Presentation on theme: "Natural Selection Is the process by which organisms that are better adapted to their environment survive and breed while those less well adapted fail to."— Presentation transcript:
1Natural SelectionIs the process by which organisms that are better adapted to their environment survive and breed while those less well adapted fail to do so.The better adapted organisms are more likely to pass their characteristics to succeeding generations.
2A wee story to set the scene.. Mice are not genetically identical. They areproduced by sexual reproduction whichensures that they possess differentcombinations of genes from their parents.Important characteristics such as coat colourand thickness, speed and reactions, foodfinding ability, resistance to disease andaggressiveness will vary from mouse to mouse.
3Only those mice with the best combinations of genes for their habitat will survive. Thismeans that their gene combination will bepassed on to their offspring. Mice withless useful combinations of genes die andso these genes are not passed on.This is the story of natural selection and ifit operates over millions of years then it isthought that it can give rise to new species.
4Natural Selection in the Peppered Moth The peppered moth is a nocturnal insect which rests duringthe day on tree trunks. Insect-eating birds prey on theresting moths by picking them from the tree trunks.In the early 19th century, the moths were well adapted tosurvive as they had light–coloured speckled wings whichcamouflaged them against the lichen covered tree trunks.This meant that the birds could not see them and it gavethe moths some protection.
5There is another form of the peppered moth which is melanic – it is nearly all blackcoloured.(If these moths were on a lichen coveredtree such as the one in the picture, do youthink they would survive the beady eyes ofan insect-eating bird?)Melanic moths show up well against the lichen-covered trees and birds can easily hunt them.so melanic moths rarely survive and pass on theirgenes.
6Environmental change and Natural Selection in the Peppered Moth During the late 19th century, Britain saw theIndustrial Revolution.Large towns and cities were formed wherefactories and industries burned up largevolumes of coal to power them.Burning the coal caused lots of sooty smokeand sulphur dioxide.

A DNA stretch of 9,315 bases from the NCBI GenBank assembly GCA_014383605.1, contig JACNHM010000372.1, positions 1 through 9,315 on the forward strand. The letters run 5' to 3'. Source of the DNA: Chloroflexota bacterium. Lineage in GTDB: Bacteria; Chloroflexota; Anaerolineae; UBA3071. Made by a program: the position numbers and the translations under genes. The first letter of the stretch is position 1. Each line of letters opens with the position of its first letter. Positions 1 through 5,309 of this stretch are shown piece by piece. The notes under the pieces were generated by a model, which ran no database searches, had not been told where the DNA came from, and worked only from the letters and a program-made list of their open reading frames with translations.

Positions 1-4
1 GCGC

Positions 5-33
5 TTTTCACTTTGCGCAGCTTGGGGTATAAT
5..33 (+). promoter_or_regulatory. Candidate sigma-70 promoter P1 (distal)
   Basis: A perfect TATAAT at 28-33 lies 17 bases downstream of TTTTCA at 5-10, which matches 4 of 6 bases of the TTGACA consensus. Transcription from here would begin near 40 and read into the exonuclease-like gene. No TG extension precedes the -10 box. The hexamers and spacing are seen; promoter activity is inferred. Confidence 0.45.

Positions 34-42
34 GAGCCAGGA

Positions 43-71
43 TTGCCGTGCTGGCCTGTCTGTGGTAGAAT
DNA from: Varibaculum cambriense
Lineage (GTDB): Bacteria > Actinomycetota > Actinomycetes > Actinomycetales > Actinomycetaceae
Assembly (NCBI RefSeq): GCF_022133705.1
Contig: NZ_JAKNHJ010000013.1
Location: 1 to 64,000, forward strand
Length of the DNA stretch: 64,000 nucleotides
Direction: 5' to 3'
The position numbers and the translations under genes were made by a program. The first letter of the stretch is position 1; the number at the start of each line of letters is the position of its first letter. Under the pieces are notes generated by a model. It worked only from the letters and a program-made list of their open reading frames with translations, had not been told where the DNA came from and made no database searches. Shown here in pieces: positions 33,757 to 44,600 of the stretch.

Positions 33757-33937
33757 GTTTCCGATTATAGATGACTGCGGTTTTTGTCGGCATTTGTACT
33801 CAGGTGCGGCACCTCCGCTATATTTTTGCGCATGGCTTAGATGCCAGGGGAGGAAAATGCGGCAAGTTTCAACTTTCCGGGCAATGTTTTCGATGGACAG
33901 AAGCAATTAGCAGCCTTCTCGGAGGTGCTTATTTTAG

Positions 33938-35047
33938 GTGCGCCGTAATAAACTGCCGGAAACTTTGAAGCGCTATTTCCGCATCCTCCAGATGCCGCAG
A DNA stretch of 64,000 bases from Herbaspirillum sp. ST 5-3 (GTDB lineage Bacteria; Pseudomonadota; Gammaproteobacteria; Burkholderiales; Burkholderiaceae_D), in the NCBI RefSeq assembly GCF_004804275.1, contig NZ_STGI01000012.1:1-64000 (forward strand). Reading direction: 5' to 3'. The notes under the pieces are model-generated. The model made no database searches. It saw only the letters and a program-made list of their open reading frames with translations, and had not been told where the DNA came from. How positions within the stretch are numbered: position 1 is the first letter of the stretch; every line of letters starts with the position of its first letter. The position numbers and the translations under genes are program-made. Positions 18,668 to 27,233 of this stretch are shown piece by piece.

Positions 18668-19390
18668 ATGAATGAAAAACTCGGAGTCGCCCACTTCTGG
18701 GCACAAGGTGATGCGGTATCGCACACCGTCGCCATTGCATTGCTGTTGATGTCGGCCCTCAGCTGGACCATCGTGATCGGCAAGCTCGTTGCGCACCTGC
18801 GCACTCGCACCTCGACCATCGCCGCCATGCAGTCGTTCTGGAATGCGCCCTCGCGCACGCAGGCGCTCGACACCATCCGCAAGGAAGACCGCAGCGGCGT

7As you know, lichens are very sensitive to pollution and so will not grow in polluted areas.The trees became less lichen-covered and morecoated with black soot.Which moths would be more camouflaged now?(The melanic form or the light speckledform?)Which form would have the greatest survival and increasein number and pass on their genes to future generations?Which form would die out and not be able to pass on theirgenes?
8Lichen-covered tree trunk in unpolluted area Soot-covered tree trunk invery polluted areaToday, due to the Clean Air Act, the pale form of moth is becoming more numerous again in what were once polluted areas. Perhaps the situation we had before the Industrial Revolution will return one day?
10Selective BreedingSo far we have looked at natural selection and how this has led to the great biodiversity found today.We are now going to look at Selective Breeding where humans deliberately choose which individuals to breed. This can happen in both plants and animals.
11Selective Breeding in Domesticated Animals Humans deliberately breed desirable characteristics so that the offspring will also show these characteristics.Over time and several generations later, an improvement may result.However, it takes quite a long time and the results are not always guaranteed.
12Example: cows and milk yield Farming is a huge industry in Britain today.It would not be cost effective to our farmers if only some of their cows produced large volumes of milk.So, they will only breed cattle with desirable characteristics (large milk yield). The aim is that the female offspring should be able to produce large quantities of milk.
13Draw a line graph of the milk yields in cattle from Selective Breeding YEARAverage yield (litres per cow per year)1905190019202300193527001950340019804700Title: Milk Yields in CattleAverage yieldYear
14More Examples of Selectively Bred Animals Characteristics Selected ForCattleMilk and Beef productionSheepMilk and Wool qualityPigsGrowth rate and litter sizePoultryGrowth rate and egg productionHorsesStrength, size and speed
15Selective breeding in plants In 1895 a group of American Biologists began a breeding experiment using a variety of maize (sweet corn) whose seed grains varied slightly in oil and protein content.Firstly they selected only those plants that produced seed grains with the highest oil content – strain O.Then they selected only those plants that produced seed grains with the highest protein content – strain P.They repeated this over 50 generations. Strain O showed improved oil content and strain P showed improved protein content.
17Limitations of Selective Breeding Relies on sexual reproduction- fertilisation not always guaranteed and there may be difficulties getting individuals to breed.- can take months or even years to get just one generation so can be very slow.
18Limitations of Selective Breeding…. Inbreeding is a common method used in selective breeding.- can lead to an increase in recessive genes.- since many of these normally hidden recessive genes give inferior qualities, inbred lines may show disadvantages.
19Limitations of Selective Breeding Individuals may not have the genes for the desired characteristic.- If they are not present, they cannot be created e.g. if a gene for disease resistance does not exist in a species then the characteristic cannot be developed in this way.